Laboratory Notebooks and Data Storage

Michael Williams1, Donna Bozyczko‐Coyne1, Bruce Dorsey1, Scott Larsen1

1 Cephalon, Inc., Frazer, Pennsylvania
Publication Name:  Current Protocols Essential Laboratory Techniques
Unit Number:  Appendix 2A
DOI:  10.1002/9780470089941.eta02as00
Online Posting Date:  October, 2008
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Abstract

The laboratory notebook, whether in hardcopy or electronic (ELN) format, represents a true, chronological record of a scientist's bench work, incorporating the primary source of all materials and information related to the design, execution, and outcomes (data) for a specific experiment. The notebook content thus represents a precise, legible record of what was done, why, and by whom. It also describes the outcome of the experiment and how this is related to the initial hypothesis on which performing the experiment was based. As an archive, a laboratory notebook allows others previously unassociated with the work to understand what was done and, if necessary, independently recreate the experiments. A laboratory notebook and its associated records (e.g., computer printouts or HPLC traces) also represent the vital record of the conception date of an invention and its reduction to practice, providing a timely and necessary legal record to support and defend patent applications.

Keywords: laboratory notebook; electronic notebook (ELN); experimentation; intellectual property; patents

     
 
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Table of Contents

  • Hard Copy, Paper Notebooks
  • Electronic Notebooks (ELNS)
  • Patents and Intellectual Property
  • Comments
  • Literature Cited
  • Figures
  • Tables
     
 
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Materials

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Figures

Videos

Literature Cited

   Altman, D.G. and Bland, J.M. 1995. Absence of evidence is not evidence of absence. B.M.J. 311:485.
   Ator, M.A., Mallamo, J.P., and Williams, M. 2006. Overview of drug discovery and development. Curr. Protoc. Pharmacol. 35:9.9.1‐9.9.27. John Wiley & Sons, Hoboken, N.J.
   Elliott, M. 2004. Electronic Laboratory Notebooks, A Foundation for Knowledge Management, 2nd ed. Attrium Research and Consulting, Wilton, Conn.
   Interlandi, J. 2006. An unwelcome discovery. The New York Times Magazine. Oct. 22.
   Kanare, M. 1985. Writing the Laboratory Notebook. American Chemical Society, Washington, D.C.
   Lutz, M. and Kenakin, T. 1999. Quantitative molecular pharmacology and informatics. In Drug Discovery. John Wiley & Sons, Chichester, U.K.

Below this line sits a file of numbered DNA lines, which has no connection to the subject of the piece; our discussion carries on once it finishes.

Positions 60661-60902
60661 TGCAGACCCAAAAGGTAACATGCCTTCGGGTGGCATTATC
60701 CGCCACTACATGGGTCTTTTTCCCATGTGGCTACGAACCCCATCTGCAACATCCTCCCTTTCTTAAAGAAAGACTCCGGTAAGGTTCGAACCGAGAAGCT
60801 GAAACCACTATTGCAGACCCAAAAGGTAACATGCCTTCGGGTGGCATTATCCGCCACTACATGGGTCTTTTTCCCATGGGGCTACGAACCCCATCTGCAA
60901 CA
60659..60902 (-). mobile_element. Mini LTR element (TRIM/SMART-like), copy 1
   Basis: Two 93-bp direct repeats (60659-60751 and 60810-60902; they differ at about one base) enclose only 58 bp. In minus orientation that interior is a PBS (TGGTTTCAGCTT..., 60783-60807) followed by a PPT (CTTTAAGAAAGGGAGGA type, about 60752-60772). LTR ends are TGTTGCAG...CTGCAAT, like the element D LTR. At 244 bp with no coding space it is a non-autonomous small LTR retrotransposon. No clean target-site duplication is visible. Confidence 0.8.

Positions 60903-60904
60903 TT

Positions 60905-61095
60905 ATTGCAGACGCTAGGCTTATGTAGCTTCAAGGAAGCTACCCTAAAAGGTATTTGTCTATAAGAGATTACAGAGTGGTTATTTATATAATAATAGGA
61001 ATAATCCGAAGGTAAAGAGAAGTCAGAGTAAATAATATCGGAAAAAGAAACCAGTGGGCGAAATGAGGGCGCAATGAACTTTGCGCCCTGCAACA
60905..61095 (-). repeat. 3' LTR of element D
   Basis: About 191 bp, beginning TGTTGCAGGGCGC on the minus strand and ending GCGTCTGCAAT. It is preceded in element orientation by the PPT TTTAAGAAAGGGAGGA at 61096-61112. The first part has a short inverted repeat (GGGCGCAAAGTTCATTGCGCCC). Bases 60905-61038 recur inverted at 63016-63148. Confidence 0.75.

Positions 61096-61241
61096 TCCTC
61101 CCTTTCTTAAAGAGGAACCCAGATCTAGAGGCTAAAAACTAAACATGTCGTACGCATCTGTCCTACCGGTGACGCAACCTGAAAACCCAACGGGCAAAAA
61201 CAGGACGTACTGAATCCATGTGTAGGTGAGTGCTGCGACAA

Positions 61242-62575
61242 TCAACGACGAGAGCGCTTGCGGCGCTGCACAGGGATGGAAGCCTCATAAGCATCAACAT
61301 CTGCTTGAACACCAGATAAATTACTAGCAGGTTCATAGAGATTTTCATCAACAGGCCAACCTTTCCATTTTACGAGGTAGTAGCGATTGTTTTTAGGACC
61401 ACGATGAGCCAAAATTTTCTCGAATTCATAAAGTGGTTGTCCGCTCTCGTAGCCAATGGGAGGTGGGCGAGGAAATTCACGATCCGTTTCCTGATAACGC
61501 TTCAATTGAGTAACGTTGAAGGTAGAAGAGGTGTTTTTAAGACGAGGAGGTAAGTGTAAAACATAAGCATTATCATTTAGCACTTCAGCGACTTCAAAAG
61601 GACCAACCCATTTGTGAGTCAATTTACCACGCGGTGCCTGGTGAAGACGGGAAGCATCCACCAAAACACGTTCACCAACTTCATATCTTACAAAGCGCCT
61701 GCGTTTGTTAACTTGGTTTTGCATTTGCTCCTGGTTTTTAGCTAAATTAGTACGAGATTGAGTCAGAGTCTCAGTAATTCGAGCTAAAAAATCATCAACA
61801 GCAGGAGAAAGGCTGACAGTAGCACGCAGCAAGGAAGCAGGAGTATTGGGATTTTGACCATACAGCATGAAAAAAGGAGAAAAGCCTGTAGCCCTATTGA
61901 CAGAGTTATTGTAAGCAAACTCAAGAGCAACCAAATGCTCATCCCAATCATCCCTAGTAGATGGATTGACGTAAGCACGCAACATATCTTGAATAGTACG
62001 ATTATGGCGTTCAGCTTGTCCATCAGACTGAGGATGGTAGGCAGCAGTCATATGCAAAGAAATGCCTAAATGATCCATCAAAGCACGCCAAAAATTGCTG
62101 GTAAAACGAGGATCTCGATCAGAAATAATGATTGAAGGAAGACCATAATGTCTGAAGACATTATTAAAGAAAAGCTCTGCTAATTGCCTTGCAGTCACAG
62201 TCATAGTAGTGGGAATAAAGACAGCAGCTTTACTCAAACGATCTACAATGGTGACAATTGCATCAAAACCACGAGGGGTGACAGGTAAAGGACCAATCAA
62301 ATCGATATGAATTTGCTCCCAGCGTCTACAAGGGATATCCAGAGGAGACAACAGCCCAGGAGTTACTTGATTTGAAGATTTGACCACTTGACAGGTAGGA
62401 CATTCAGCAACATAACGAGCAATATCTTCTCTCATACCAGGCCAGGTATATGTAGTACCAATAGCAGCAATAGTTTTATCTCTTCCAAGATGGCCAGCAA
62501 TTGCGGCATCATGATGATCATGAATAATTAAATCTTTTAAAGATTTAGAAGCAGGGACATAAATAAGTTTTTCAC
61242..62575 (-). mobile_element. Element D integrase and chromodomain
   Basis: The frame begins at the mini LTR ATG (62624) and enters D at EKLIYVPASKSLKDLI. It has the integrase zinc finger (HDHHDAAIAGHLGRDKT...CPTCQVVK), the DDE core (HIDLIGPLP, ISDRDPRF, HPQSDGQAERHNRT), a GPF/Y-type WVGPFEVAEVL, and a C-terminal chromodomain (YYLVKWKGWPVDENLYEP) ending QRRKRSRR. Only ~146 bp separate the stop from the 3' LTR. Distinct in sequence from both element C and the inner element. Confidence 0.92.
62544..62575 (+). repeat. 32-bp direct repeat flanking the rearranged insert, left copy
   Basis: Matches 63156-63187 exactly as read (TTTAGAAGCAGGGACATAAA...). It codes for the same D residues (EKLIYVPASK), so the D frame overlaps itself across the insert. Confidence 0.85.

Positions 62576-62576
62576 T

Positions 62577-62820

Neubig, R.R., Spedding, M., Kenakin, T., and Christopoulos, A. 2003. International union of pharmacology committee on receptor nomenclature and drug classification. XXXVIII. Update on terms and symbols in quantitative pharmacology. Pharmacol. Rev. 55:597‐606.
   Taylor, K. 2006. The status of electronic laboratory notebooks for chemistry and biology. Curr. Opin. Drug Disc. Develop. 9:348–353.
   Watling, K.J. 2006. The Sigma‐RBI Handbook of Receptors and Signal Transduction, 5th ed. Sigma‐RBI, Natick, Mass.
   Williams, M. and Rodnight, R. 1977. Protein phosphorylation in nervous tissue: Possible involvement in nervous tissue function and relationship to cyclic nucleotide metabolism. Prog. Neurobiol. 8:183‐250
Internet Resources
  http://www.fda.gov/ora/compliance_ref/bimo/glp/default.htm
  U.S. Food and Drug Administration. Code of Federal Regulations 21 Part 58, FDA Good Laboratory Practices.
  http://www.censa.org
  The Collaborative Electronic Notebook Systems Association (CENSA) Web site.
  http://www.safe‐biopharma.org
  Signatures and authentication for everyone (SAFE). SAFE‐BioPharma Association, New York.
  http://www.scrip‐safe.com
  SCRIP‐SAFE International: Securing documents for business and education.
  http://www.idbs.com/products/abase
  ActiveBase and Oracle software programs are routinely used as part of biological database platforms.
  http://www.oracle.com/index.html
  A software program for data analysis that can integrate and manipulate newly generated data in the context of existing database information.
  http://www.spotfire.com/products/dxp.cfm
  Use this Web site to survey new software programs useful for data analysis that can integrate and manipulate newly generated data in the context of existing database information. A page in a hypothetical notebook prepared by John Hancock and verified by Alfred Nobel. A page in a hypothetical notebook prepared by John Hancock and verified by Alfred Nobel. A page in a hypothetical notebook prepared by John Hancock and verified by Alfred Nobel. A page in a hypothetical notebook prepared by John Hancock and verified by Alfred Nobel. A page in a hypothetical notebook prepared by John Hancock and verified by Alfred Nobel. A page in a hypothetical notebook prepared by John Hancock and verified by Alfred Nobel. A page in a hypothetical notebook prepared by John Hancock and verified by Alfred Nobel. A page in a hypothetical notebook prepared by John Hancock and verified by Alfred Nobel. A page in a hypothetical notebook prepared by John Hancock and verified by Alfred Nobel. A page in a hypothetical notebook prepared by John Hancock and verified by Alfred Nobel.
  http://www.knowledgestorm.com/search/keyword/Biology
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